In the 1940s, the first generation of modern computers used vacuum tube oscillators as their principle components, however, with the development of the transistor, such oscillator based computers quickly became obsolete. As the demand for faster and lower power computers continues, transistors are themselves approaching their theoretical limit and emerging technologies must eventually supersede them. With the development of optical oscillators and Josephson junction technology, we are again presented with the possibility of using oscillators as the basic components of computers, and it is possible that the next generation of computers will be composed almost entirely of oscillatory devices. Here, we demonstrate how coupled threshold oscillators may be used to perform binary logic in a manner entirely consistent with modern computer architectures. We describe a variety of computational circuitry and demonstrate working oscillator models of both computation and memory.
Background Genome-wide association studies have become very popular in identifyinggenetic contributions to phenotypes. Millions of SNPs are being tested fortheir association with diseases and traits using linear or logistic regression models.This conceptually simple strategy encounters the following computational issues: a largenumber of tests and very large genotype files (many Gigabytes) which cannot bedirectly loaded into the software memory. One of the solutions applied on agrand scale is cluster computing involving large-scale resources.We show how to speed up the computations using matrix operations in pure R code.Results We improve speed: computation time from 6 hours is reduced to 10-15 minutes.Our approach can handle essentially an unlimited amount of covariates efficiently, using projections. Data files in GWAS are vast and reading them intocomputer memory becomes an important issue. However, much improvement can bemade if the data is structured beforehand in a way allowing for easy access to blocks ofSNPs. We propose several solutions based on the R packages ff and ncdf.We adapted the semi-parallel computations for logistic regression.We show that in a typical GWAS setting, where SNP effects are very small, we do not lose any precision and our computations are few hundreds times faster than standard procedures.Conclusions We provide very fast algorithms for GWAS written in pure R code. We also showhow to rearrange SNP data for fast access.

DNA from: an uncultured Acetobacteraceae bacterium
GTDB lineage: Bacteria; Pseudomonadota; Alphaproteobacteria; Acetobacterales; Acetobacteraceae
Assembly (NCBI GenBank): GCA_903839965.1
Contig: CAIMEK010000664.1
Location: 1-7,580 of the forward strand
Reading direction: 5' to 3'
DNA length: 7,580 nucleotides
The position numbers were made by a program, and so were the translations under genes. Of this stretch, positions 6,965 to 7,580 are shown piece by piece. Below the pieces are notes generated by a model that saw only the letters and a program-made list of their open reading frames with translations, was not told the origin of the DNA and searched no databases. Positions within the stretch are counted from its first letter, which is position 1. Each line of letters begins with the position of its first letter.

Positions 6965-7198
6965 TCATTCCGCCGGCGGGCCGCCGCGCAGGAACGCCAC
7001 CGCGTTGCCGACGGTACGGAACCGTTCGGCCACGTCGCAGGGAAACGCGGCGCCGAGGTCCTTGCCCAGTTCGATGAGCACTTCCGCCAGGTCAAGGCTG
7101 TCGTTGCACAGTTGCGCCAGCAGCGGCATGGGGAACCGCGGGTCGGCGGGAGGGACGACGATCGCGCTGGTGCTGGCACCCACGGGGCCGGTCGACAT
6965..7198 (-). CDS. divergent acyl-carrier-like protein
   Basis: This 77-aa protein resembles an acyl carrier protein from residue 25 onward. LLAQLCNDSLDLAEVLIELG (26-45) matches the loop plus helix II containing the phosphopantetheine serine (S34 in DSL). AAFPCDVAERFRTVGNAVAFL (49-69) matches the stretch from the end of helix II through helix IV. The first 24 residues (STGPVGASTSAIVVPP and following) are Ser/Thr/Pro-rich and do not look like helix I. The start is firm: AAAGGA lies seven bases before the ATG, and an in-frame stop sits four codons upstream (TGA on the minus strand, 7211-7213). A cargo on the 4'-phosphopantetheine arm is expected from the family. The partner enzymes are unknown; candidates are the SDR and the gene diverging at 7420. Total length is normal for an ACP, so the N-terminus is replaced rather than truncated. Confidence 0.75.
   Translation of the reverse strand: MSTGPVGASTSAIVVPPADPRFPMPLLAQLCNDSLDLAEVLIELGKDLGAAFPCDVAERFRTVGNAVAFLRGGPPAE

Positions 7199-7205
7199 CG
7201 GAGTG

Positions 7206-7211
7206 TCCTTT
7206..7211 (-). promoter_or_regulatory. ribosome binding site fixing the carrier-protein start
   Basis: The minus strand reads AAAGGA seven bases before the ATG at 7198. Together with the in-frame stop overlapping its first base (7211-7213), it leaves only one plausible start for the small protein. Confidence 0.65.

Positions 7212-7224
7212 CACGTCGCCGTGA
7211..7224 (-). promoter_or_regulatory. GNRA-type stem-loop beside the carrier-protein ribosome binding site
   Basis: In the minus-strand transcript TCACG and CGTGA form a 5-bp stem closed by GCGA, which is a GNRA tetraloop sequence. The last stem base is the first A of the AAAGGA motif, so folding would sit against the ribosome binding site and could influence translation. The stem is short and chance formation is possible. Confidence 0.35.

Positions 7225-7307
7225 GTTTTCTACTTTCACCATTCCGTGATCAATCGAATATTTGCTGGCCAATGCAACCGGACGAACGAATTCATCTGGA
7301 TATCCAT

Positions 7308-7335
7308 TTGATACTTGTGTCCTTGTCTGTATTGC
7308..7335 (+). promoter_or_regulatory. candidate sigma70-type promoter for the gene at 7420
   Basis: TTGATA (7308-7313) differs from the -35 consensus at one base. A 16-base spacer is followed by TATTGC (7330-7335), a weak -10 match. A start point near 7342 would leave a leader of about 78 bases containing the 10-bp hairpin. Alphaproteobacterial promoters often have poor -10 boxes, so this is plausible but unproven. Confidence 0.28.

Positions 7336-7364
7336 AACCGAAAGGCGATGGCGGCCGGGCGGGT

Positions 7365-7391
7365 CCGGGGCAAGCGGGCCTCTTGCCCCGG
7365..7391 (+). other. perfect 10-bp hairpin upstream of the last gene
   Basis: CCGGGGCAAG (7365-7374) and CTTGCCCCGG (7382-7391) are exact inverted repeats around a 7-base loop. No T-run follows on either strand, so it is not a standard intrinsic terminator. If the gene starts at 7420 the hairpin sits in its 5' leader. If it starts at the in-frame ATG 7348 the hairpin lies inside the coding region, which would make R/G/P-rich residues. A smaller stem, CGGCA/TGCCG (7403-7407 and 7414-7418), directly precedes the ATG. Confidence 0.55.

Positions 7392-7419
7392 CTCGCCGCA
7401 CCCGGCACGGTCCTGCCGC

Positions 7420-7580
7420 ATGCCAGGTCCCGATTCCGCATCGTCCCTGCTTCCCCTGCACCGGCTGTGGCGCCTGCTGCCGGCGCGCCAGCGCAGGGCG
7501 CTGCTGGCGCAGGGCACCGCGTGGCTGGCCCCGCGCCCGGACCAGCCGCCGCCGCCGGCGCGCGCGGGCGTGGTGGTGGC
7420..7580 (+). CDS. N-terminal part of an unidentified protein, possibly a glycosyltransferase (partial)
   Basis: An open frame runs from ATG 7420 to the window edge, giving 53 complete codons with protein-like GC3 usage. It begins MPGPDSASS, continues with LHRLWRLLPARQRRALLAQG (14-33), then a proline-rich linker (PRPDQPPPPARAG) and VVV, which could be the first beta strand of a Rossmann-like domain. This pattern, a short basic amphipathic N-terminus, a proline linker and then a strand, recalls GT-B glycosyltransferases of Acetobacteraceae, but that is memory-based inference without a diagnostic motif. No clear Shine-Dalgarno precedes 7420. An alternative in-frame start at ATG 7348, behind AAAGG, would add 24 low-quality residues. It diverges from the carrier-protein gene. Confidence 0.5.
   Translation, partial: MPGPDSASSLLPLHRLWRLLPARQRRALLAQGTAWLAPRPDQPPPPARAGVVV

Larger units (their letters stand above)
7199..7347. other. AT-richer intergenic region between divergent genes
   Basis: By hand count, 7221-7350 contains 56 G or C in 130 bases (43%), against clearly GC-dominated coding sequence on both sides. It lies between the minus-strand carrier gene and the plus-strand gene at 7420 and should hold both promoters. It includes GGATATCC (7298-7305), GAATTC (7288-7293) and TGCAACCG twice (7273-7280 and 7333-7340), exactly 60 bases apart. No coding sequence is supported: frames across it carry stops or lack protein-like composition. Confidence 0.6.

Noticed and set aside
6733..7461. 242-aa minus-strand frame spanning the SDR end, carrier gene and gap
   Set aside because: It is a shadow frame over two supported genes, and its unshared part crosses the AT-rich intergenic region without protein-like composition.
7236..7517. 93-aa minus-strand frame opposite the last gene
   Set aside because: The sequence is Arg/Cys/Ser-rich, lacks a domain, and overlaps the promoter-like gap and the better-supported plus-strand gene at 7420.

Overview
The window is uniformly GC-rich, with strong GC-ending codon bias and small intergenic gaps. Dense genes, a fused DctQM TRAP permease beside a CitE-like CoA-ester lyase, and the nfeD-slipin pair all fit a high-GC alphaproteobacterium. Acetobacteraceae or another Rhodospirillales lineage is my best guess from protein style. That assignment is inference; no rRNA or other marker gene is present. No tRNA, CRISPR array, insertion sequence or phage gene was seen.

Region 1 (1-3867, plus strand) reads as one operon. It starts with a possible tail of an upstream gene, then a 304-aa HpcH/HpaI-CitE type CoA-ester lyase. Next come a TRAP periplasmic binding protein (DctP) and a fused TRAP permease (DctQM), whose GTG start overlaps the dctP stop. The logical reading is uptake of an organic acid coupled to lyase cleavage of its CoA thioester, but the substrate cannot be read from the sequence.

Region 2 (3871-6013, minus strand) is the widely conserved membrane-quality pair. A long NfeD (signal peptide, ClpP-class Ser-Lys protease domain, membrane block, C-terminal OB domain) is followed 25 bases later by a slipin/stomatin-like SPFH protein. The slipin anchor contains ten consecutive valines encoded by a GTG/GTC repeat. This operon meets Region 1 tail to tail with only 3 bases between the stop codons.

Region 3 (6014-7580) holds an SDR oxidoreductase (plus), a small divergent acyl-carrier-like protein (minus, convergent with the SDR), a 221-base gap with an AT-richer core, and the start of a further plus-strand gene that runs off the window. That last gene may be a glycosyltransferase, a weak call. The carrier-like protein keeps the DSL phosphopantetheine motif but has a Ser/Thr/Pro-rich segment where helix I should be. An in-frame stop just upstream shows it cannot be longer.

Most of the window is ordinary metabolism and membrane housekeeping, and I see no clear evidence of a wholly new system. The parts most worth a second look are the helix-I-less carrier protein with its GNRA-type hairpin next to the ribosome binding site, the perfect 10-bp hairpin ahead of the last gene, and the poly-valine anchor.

This software package provides an R-based framework to make use of multi-core computers when running analyses in the population genetics program STRUCTURE. It is especially addressed to those users of STRUCTURE dealing with numerous and repeated data analyses, and who could take advantage of an efficient script to automatically distribute STRUCTURE jobs among multiple processors. It also consists of additional functions to divide analyses among combinations of populations within a single data set without the need to manually produce multiple projects, as it is currently the case in STRUCTURE. The package consists of two main functions: MPI_structure() and parallel_structure() as well as an example data file. We compared the performance in computing time for this example data on two computer architectures and showed that the use of the present functions can result in several-fold improvements in terms of computation time. ParallelStructure is freely available at https://r-forge.r-project.org/projects/parallstructure/.